Amazon Watch Statement: Goldman Sachs' Climate Action Is Not Enough

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Tomorrow, Goldman Sachs – one of the largest investment banking institutions in the world – will hold its Annual General Meeting. Goldman's CEO, David Solomon, has placed a greater strategic emphasis on "sustainable investment", writing, "[t]here is not only an urgent need to act, but also a powerful business and investing case to do so." In late 2019, the bank adopted new policies excluding financing for Arctic oil drilling and coal projects.

While these new policies are steps in the right direction, Goldman Sachs should have also enacted sweeping policies to address fossil fuels in the Amazon. Amazon Watch research found that between (Q3)2017 and (Q4)2019, Goldman Sachs contributed $998 million in debt financing for the expansion of oil operations in the Amazon rainforest.

Moira Birss, Climate and Finance Director at Amazon Watch, issued the following statement:

"We recognize Goldman's efforts to improve its policies on coal and Arctic oil projects, however, the company's climate work is far from over.

"Goldman has poured nearly a billion dollars into oil companies expanding drilling in the Amazon rainforest in the territories of the Wampis, Siona, Achuar, Sapara, Kichwa, and other Indigenous peoples, all of whom have vehemently opposed drilling.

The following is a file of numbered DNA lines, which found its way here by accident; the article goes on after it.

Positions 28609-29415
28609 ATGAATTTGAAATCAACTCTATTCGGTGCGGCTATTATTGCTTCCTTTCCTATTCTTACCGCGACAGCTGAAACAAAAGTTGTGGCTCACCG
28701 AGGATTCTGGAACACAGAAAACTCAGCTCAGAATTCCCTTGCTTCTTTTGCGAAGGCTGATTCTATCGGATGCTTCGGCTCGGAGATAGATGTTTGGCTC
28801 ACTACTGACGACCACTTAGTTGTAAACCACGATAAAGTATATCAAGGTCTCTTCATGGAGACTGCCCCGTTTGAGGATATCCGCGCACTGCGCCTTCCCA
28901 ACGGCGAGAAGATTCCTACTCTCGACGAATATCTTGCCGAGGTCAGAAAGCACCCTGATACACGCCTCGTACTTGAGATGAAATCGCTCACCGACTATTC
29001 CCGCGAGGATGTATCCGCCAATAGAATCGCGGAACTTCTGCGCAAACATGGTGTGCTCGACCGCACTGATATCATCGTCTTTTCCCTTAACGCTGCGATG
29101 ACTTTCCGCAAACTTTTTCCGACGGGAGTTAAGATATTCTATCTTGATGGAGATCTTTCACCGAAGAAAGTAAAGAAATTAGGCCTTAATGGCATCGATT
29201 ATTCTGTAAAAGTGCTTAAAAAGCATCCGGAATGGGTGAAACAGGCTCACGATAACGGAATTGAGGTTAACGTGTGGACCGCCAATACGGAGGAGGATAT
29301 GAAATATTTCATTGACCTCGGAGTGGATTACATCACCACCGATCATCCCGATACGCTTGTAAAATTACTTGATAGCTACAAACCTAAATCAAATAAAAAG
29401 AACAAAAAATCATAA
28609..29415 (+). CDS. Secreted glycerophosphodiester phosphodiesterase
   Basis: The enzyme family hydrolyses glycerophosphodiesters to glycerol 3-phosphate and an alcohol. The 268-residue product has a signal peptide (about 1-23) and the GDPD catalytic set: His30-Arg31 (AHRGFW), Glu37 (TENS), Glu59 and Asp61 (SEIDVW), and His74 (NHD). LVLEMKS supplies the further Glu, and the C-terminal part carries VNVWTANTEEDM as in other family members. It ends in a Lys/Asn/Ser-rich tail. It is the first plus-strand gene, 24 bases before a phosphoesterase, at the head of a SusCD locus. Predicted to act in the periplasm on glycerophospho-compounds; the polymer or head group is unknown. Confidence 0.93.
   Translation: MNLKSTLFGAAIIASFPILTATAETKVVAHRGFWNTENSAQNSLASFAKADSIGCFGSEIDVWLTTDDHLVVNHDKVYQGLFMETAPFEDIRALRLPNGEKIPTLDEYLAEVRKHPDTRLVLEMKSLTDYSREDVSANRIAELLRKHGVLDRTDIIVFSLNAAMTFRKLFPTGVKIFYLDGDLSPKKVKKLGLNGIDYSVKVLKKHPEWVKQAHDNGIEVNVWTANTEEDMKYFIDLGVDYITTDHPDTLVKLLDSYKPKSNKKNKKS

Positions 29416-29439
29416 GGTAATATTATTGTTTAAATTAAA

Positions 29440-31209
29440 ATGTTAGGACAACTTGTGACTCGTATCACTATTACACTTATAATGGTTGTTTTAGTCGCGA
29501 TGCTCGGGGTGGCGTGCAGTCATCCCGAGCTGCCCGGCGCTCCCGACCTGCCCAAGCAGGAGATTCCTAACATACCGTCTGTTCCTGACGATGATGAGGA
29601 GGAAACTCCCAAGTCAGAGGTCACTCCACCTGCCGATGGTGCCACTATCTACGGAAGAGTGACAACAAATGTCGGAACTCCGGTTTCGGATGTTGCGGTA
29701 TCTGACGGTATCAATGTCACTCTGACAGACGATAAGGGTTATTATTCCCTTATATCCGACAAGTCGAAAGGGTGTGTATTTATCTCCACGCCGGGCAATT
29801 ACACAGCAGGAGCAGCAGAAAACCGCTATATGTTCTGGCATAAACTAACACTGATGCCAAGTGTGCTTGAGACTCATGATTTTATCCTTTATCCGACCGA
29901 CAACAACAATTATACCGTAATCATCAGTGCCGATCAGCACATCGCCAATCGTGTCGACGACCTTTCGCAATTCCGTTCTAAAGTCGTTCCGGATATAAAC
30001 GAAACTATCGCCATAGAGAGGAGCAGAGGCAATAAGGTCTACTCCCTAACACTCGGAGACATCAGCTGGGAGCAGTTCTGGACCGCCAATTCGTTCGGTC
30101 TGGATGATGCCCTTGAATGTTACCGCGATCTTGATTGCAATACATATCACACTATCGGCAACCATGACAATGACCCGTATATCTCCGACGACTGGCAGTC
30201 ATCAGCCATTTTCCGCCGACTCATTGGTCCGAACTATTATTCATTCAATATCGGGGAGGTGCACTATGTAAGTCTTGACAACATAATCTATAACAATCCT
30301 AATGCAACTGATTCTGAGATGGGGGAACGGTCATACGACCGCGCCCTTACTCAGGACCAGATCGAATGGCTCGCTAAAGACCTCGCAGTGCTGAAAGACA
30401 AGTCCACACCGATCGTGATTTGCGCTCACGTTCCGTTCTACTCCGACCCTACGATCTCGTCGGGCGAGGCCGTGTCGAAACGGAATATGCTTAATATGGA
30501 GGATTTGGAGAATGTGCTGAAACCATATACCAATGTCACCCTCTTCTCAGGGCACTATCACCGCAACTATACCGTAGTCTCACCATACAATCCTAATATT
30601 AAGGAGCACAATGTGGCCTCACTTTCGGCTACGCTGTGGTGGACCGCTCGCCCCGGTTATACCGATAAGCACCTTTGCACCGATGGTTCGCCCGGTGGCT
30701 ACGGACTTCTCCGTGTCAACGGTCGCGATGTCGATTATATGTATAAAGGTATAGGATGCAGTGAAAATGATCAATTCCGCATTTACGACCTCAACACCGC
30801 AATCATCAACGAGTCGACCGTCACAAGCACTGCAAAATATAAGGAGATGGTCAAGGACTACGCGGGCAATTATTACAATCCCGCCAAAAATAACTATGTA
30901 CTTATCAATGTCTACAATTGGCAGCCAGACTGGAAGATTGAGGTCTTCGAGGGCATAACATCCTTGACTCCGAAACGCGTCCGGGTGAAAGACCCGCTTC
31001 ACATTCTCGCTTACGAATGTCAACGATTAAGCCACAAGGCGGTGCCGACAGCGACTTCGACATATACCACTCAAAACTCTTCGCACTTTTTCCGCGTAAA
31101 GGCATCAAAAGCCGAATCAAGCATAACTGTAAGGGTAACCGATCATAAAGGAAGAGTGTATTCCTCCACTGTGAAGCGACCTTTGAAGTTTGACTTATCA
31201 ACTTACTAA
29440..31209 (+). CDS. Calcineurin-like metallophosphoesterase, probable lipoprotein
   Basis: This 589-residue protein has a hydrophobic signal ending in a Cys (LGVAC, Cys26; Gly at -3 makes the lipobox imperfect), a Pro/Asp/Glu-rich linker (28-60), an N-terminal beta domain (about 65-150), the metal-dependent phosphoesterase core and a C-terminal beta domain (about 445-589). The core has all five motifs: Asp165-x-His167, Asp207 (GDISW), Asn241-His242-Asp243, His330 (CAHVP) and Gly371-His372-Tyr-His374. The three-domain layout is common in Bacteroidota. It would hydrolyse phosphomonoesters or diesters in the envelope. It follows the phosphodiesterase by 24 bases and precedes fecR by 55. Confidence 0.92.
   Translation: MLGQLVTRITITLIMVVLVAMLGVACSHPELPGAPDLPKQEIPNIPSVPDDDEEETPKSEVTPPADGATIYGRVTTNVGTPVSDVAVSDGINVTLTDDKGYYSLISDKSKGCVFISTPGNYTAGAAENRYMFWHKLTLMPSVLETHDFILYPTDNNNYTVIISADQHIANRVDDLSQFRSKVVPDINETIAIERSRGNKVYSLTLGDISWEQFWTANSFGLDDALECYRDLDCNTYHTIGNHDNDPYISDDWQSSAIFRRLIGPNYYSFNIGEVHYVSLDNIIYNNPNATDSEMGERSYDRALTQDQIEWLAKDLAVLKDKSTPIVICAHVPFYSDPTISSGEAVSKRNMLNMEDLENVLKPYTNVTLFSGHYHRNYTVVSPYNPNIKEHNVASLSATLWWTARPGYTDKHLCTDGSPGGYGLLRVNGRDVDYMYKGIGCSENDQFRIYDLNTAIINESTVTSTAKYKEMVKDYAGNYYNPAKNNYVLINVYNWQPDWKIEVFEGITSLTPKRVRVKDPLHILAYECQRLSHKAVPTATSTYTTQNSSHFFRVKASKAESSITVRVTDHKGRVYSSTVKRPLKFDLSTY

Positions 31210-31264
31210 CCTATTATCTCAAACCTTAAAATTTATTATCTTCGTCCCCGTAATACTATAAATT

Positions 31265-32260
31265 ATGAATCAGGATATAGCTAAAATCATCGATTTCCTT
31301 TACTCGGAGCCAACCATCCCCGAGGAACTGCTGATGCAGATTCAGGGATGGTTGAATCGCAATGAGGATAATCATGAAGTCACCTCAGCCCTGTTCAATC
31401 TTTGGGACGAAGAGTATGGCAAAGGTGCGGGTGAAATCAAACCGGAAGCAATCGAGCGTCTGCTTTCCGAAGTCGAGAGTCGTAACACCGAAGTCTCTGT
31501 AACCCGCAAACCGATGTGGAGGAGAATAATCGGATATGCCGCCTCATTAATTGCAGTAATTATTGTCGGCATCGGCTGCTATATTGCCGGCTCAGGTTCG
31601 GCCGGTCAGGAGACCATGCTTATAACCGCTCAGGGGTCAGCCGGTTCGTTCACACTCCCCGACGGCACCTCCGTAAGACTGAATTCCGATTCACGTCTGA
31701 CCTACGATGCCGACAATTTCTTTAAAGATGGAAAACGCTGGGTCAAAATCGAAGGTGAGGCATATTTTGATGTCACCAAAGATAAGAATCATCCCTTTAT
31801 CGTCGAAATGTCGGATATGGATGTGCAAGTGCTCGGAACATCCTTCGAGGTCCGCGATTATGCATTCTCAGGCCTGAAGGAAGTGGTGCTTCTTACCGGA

"If Goldman truly wants to be a 'sustainability' leader, it must end corporate financing for fossil fuel expansion in the Amazon and around the world – particularly when that expansion happens on Indigenous territories."


A March 2020 Amazon Watch report, Investing in Amazon Crude, uncovered Goldman Sachs' role as a top financier of Amazon crude oil: between (Q3)2017 and (Q4)2019, Goldman Sachs contributed $998 million in debt financing enabling the regional expansion of Amazon crude oil operations of Andes Petroleum and GeoPark

GeoPark GeoPark is a Chile-based oil and gas company with an oil lease in the Peruvian Amazon that overlaps Achuar and Wampis territory. GeoPark just completed the purchase of Amerisur, a British company with leases in the Colombian Amazon that overlap with Siona and traditional campesino territory. See pages 22-25 of Investing in Amazon Crude for details.

Andes Petroleum is a petroleum exploration and production partnership of two Chinese state-owned companies, which has held leases for blocks in the Ecuadorian Amazon overlapping the territory of the Kichwa of Sarayaku and the Sapara. The Sapara nation was included in the Representative List of the Intangible Cultural Heritage of Humanity by UNESCO in 2001. See pages 18-19 of Investing in Amazon Crude for details.

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